Image Ten: At 6 a.m. on August 9, 2014, several migrants from Wuxi County in the Three Gorges Reservoir area released a batch of wild fish into the Daning River, a tributary of the Yangtze River.
Image Eleven: Liu Yang, an elderly man, took a look at the roof of his house in November 2014. He had moved from his old home by the river to higher ground in Yangping Town. He managed to turn the roof into a basin to store water for his daily use, due to the lack of water on the slopes of the mountain.
Image Twelve: This building for migrants near the new county seat of Wushan had long been completed, but Liu Huimin was still willing to live in a shack by the river. This photograph was taken on December 2, 2014.
Image One: Students from the Qu Yuan Primary School in Zigui County row a dragon boat to celebrate the Dragon Boat Festival in May 2015.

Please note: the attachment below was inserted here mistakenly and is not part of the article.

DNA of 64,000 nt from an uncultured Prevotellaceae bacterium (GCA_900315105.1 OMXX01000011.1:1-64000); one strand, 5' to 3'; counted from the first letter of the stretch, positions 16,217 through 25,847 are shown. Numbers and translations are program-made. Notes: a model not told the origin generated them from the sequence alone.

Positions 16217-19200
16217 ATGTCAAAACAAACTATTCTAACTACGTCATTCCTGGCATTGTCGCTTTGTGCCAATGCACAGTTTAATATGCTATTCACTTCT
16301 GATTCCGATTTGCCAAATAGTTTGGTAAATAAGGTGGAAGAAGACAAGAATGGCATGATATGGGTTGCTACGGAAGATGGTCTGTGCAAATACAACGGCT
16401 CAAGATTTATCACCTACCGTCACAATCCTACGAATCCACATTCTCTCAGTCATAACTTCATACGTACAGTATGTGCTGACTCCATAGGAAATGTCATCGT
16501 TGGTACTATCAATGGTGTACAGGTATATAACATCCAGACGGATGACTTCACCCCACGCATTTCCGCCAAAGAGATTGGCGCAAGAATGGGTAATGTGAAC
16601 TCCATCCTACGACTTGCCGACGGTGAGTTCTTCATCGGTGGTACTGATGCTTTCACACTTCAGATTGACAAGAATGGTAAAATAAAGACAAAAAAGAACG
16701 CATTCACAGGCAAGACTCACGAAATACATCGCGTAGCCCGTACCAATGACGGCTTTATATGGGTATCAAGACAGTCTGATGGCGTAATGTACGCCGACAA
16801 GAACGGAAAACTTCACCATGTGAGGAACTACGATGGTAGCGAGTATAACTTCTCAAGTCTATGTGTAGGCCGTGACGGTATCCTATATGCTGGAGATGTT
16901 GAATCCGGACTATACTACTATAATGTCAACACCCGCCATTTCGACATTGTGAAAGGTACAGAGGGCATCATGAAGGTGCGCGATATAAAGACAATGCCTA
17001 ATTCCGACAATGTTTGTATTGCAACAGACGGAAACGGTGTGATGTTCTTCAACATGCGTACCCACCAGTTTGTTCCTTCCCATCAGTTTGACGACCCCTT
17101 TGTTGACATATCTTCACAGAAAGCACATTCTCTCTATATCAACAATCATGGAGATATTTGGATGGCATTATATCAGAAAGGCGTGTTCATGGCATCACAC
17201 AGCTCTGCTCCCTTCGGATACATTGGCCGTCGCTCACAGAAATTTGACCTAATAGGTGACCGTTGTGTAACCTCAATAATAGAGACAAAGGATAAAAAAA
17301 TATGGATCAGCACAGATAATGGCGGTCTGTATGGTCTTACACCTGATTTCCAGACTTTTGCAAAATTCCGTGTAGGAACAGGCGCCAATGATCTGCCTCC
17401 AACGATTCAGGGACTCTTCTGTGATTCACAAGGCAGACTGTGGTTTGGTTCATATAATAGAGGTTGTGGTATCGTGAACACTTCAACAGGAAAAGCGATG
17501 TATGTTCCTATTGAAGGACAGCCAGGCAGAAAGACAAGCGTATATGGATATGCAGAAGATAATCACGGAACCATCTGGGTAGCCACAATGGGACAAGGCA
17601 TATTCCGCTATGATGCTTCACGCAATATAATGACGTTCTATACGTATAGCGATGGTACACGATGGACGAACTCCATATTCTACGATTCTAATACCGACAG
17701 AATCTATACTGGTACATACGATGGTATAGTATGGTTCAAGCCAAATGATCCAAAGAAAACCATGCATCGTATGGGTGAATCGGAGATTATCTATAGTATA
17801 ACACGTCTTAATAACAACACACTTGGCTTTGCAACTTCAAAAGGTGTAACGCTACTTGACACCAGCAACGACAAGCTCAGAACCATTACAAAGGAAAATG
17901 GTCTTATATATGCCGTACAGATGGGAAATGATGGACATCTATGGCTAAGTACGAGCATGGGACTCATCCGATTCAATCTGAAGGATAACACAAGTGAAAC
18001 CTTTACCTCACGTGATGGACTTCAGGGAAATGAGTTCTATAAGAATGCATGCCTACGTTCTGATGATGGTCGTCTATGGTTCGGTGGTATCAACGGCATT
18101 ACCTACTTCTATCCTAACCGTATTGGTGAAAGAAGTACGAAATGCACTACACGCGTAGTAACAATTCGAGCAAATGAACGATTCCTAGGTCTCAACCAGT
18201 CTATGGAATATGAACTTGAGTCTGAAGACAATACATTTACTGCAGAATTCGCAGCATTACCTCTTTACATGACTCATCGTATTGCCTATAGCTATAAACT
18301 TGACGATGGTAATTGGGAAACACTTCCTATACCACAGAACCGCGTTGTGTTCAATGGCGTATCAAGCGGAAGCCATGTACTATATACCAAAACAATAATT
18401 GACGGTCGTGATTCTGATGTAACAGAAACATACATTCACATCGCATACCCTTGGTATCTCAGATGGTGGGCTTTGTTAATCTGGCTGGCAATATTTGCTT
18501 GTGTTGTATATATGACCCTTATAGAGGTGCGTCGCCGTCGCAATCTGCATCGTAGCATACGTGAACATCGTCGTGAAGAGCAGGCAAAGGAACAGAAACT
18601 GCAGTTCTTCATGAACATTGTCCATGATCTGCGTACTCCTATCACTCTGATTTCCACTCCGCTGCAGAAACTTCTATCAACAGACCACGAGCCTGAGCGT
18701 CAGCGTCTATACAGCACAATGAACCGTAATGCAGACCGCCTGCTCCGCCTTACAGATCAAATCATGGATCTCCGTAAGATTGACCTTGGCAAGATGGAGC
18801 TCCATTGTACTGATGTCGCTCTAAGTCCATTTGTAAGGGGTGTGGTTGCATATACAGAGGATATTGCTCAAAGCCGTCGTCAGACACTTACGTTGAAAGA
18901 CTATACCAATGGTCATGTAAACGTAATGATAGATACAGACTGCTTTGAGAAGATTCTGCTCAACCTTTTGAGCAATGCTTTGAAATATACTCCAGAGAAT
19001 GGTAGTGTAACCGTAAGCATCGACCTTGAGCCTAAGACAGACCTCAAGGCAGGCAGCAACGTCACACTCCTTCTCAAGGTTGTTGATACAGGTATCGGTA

Image Two: In May 2015, a local road is blocked by landslides due to heavy storms. Dozens of villagers in Miaohe, of Zigui County, rush to the scene to repair the damaged road.
Image Three: Early one morning in August 2015, at the top of Wuxia Mountain in Badong County, Xiang Changfang rises from her outdoor bed. Fifteen years ago, her family had been relocated from the riverside and resettled on higher ground, where they counted wild pigs among their new neighbours. Xiang Changfang had to sleep outdoors in order to chase away the wild pigs that would come to steal the corn.
Image Four: On October 1, 2015, Liu Minghua waits for his children (who work away from home) to come back for the holidays (National Day) by the Yangtze River in Nanmuyuan of Badong County.
Image Five: The family of an old and seriously ill migrant, charter a boat to take him to the hospital in the county seat of Badong in Hubei Province. Although, local people in many places were able to access the highway network and high-speed rails, some living in the reservoir area still had to travel by boat. This photograph was taken in October 2015.